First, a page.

We are redesigning our catalogue. To take a sneak peek click on the slider to the right, search and order your records and send us some feedback. You can also order records as normal via this site below. You may need to perform a search again if switching between old and Beta versions of the site.
What do I need to know?
Search below using the surname and given name/s of the deceased to find a Will and Probate record.
- Before 1994, Wills and Probate records were two different documents. You will often see more than one result relating to the person you are looking for.
- After 1994, you will only see a single file, and you only need to order one file (the 'Probate' file).
- For wills and probate records that are not online, you can photograph the record for free in the Reading Room.
How do I search?
Enter a partial or full name in the search below. For common names, a year of death is also useful.
Sort by date ascending on the top right hand side of the results page.
Note: Only some wills and probate records are digitised:
About these records
Wills are a legal document in which a person can give instructions on how their property should be distributed after they die, and naming executors to do this on their behalf.
Probate documents are created by the Supreme Court to record how the will was verified and the estate ultimately distributed by the executors.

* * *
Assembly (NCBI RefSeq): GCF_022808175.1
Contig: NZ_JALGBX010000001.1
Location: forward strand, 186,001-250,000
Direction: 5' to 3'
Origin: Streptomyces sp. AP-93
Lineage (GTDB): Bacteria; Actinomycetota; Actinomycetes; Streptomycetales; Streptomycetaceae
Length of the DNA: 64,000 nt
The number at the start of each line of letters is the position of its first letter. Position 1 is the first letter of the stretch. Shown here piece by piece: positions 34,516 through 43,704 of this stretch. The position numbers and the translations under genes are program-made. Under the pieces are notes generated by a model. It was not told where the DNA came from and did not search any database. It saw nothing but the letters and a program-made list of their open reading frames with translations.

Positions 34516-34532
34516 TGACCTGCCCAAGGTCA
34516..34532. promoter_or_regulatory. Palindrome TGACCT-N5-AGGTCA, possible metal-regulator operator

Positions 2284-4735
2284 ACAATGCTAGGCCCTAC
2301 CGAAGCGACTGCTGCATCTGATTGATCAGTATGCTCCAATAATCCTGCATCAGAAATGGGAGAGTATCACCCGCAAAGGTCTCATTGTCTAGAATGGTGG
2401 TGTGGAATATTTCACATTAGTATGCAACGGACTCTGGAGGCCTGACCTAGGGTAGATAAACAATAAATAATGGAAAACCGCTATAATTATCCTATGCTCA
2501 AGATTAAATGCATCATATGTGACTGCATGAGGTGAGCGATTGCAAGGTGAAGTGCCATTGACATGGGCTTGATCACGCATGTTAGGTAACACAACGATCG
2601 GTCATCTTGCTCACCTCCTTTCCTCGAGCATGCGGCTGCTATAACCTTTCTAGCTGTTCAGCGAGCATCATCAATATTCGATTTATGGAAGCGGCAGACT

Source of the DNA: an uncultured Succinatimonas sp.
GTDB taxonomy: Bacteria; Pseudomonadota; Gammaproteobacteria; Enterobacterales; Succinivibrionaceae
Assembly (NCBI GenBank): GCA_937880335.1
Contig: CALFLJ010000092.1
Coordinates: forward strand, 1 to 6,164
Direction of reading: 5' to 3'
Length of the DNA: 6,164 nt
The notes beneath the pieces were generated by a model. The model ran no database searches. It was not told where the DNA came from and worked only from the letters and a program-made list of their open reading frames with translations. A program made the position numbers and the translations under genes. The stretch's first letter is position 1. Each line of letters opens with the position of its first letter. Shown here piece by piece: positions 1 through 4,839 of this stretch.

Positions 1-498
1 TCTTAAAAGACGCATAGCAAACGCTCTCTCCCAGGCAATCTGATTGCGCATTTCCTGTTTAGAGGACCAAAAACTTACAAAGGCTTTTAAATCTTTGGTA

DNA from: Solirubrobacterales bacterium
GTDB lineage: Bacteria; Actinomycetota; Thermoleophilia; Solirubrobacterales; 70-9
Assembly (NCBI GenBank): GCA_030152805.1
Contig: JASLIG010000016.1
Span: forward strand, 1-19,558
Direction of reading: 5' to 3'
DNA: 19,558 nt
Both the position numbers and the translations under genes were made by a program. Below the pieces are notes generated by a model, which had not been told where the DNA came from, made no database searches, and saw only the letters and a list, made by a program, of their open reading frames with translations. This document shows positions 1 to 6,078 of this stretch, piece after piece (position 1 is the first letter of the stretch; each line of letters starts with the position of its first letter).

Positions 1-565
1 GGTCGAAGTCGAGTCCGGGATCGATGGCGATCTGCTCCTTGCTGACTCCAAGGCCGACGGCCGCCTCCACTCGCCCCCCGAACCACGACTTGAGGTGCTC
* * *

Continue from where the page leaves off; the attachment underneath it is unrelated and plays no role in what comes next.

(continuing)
The Court also issues letters of administration when the deceased left no will or new executors had to be named.
Not there? There are several reasons why you might not find an individual in the index – the most common are:
- the process of granting probate has not yet been completed (it can take several years, or on rare occasions, decades after death) - check with the Supreme Court whether the will and/or probate has been granted
- the estate was not of a size or complexity that required probate to be granted.
- around 95% of probates administered from January 2017 onward are still with the Supreme Court of Victoria.
What are in these records?
A Will is a single document, usually containing:
- instructions for the distribution of a person’s property after their death
- names of executors
- name and address of the deceased
Probates and letters of administration usually contain:
- a list of the deceased’s assets and liabilities
- an affidavit (sworn statement) of the executor / administrator containing evidence of their lawful distribution of the estate
They may also contain:
- a will (original or copy) of the deceased
- affidavits of attesting witnesses
- documents providing proof of death and accounts relating to the estate